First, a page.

Get your children involved in growing veggies! Children are more likely to try vegetables when they have a hand in growing them. Gardening with your children can also serve as a real-life science class or a chance to bond and catch up on your day. And don’t forget that all of the mental and physical benefits we’ve discussed so far can help your children live healthier lives too.

Save Money on Groceries

If you’re not already itching to start planting seeds, then perhaps a benefit that affects your checking account will convince you. You guessed it — growing your own vegetables can help you save money! Depending on the amount of vegetables you grow and eat, you can save hundreds or thousands of dollars per year. For those of you who typically buy organic produce, which costs about 10–30% more than non-organic produce, the cost savings are even greater.

If you’ve never considered yourself to have a green thumb, it can feel intimidating to plant your own garden. The key is to start small. Convert a corner of your flower bed to an experimental veggie garden, or buy a few pots, a big bag of potting soil, and a handful of seed packets. You don’t need much to get started, so give it a shot and have fun with it. It’s ok to learn as you grow!

How to Start a Container Garden

Speaking of “starting small”, container gardens are the perfect way to start small (in more ways than one). They don’t require a lot of resources to get started, and you can create a container garden even if the entirety of your outdoor space consists of a small patio or balcony.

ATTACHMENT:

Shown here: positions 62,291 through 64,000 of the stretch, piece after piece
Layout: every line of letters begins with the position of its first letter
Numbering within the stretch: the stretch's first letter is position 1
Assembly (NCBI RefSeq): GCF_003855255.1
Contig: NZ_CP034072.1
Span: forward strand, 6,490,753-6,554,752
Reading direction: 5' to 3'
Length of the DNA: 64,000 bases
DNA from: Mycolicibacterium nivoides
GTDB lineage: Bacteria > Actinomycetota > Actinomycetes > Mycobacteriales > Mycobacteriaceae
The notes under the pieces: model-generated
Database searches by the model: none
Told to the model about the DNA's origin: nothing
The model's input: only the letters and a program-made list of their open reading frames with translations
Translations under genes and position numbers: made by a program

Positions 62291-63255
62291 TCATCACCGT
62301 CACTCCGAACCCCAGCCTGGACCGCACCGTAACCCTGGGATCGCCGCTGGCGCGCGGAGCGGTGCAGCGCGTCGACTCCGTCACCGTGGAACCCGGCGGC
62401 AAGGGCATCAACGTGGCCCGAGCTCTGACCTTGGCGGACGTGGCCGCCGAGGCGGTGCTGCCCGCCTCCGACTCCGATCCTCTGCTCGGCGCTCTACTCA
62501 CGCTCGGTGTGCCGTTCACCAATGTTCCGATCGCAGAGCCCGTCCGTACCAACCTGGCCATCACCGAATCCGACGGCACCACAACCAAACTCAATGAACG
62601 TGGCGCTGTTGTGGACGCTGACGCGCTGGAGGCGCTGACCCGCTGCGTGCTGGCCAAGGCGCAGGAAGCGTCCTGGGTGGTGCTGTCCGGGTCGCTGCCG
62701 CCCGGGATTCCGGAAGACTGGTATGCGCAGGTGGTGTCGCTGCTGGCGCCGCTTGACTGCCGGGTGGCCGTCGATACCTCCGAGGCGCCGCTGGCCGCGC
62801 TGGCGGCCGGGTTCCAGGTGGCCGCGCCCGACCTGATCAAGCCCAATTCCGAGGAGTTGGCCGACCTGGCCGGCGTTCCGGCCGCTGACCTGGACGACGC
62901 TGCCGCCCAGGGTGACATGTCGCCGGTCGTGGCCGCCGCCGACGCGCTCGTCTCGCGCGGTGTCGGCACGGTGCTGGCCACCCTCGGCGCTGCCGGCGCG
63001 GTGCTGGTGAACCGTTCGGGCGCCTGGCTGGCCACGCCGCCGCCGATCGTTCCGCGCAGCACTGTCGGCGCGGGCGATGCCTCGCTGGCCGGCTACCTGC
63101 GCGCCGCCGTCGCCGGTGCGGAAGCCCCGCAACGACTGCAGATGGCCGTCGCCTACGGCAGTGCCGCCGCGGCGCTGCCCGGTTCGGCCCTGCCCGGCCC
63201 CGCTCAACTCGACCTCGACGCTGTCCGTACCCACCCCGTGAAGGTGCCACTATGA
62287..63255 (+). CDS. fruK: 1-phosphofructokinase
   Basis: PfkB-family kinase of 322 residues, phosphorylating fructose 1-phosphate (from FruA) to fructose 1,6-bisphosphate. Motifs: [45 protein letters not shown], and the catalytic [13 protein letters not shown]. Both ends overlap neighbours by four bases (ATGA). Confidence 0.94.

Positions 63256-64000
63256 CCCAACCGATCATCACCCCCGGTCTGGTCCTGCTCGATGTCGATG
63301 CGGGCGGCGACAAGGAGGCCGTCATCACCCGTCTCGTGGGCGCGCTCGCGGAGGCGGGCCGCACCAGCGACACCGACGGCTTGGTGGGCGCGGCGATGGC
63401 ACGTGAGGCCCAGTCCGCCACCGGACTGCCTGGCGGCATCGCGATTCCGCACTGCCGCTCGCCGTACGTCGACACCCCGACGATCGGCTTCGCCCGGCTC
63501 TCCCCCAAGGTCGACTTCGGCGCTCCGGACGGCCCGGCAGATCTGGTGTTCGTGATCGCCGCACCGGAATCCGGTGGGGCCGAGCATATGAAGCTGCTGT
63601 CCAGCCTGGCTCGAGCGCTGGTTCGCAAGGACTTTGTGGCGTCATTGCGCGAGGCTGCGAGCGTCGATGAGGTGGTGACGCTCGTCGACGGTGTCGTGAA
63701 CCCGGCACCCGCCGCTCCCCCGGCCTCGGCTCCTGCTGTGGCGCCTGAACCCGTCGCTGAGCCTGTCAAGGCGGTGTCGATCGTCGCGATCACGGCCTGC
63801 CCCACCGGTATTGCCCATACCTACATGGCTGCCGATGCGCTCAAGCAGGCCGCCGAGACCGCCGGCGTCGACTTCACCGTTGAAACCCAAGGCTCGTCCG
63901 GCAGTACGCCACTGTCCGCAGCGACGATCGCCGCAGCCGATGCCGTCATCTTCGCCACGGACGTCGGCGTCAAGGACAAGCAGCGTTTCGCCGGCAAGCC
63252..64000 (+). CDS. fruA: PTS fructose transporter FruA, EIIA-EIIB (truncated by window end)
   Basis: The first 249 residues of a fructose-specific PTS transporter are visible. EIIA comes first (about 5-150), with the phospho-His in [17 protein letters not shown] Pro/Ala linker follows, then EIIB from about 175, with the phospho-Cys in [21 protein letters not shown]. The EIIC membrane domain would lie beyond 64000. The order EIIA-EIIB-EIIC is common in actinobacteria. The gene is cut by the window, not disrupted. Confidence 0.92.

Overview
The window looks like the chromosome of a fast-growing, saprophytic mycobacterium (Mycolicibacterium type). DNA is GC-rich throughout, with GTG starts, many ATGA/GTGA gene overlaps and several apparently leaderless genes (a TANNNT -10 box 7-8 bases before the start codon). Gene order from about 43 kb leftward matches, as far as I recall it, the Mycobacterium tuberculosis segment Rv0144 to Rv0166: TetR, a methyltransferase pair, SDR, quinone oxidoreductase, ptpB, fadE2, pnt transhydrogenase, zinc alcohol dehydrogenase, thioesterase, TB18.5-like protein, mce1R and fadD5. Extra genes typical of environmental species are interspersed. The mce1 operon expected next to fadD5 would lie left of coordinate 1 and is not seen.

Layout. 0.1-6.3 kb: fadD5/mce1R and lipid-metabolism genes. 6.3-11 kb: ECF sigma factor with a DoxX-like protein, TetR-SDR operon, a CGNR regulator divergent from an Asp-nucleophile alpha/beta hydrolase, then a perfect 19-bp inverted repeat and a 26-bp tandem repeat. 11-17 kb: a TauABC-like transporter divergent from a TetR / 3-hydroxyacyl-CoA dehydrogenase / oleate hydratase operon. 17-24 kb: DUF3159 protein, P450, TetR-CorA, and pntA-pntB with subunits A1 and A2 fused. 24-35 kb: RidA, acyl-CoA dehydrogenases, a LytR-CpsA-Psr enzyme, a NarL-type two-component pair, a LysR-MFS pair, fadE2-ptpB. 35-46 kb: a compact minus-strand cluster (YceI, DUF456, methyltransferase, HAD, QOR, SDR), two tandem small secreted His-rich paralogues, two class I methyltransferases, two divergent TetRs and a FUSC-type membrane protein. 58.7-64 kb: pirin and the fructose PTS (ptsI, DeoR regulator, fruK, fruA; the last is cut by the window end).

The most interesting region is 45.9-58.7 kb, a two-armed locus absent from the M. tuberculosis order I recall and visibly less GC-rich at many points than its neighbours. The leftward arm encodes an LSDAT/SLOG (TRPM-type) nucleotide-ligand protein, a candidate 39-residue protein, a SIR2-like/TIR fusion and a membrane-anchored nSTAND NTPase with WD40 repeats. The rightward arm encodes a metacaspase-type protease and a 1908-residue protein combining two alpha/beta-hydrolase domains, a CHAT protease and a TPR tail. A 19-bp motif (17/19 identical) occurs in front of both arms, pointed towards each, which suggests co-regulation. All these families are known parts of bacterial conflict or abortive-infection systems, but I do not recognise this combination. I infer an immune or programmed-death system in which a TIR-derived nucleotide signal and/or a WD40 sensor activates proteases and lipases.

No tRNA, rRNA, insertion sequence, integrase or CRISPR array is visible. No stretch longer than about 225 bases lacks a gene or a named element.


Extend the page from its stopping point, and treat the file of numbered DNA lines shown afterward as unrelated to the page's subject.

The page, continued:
Step 1 | Choose Your Veggies

Decide what you want to grow! For beginners, we recommend starting simple. Veggies that grow easily in the Midwest climate include tomatoes, peppers, zucchini, snap peas, cucumbers, lettuce, and herbs (rosemary, mint, and basil, for example).

Step 2 | Gather Your Materials

To get started, you’ll need:

  • Pots or planters made of 2x4s with a plastic screen lining on the bottom (we recommend lining your plastic screen with burlap so the soil doesn’t fall through)
  • Good soil for growing vegetables (high-quality compost is best)
  • Seeds or sprouts for your selected veggies or herbs
  • A sunny location
  • Water and a watering can
  • Hand-held garden cultivator (a claw)

Step 3 | Plant Your Veggies

Mother and daughter container gardening together

Fill your container(s) with soil. Pay attention to the depth required for different types of plants (tomatoes need deeper soil while herbs and lettuce need only 2-4 inches). Plant your seeds according to the instructions on the seed packet.

Step 4 | Water Your Veggies

Be sure to keep the containers of soil damp through regular watering. Different plants may require different amounts of water. Herbs should have somewhat damp soil at all times, whereas you’ll want to let the soil for your tomatoes get dry before watering. Occasionally, use a hand-held garden cultivator to aerate the surface soil without disturbing the roots.

Step 5 | Harvest Your Veggies

It will take a few weeks before it’s time to harvest your veggies. When you’re ready, use scissors to snip the leaves or vegetables. At the end of the season, you can store your containers and soil to use them next year!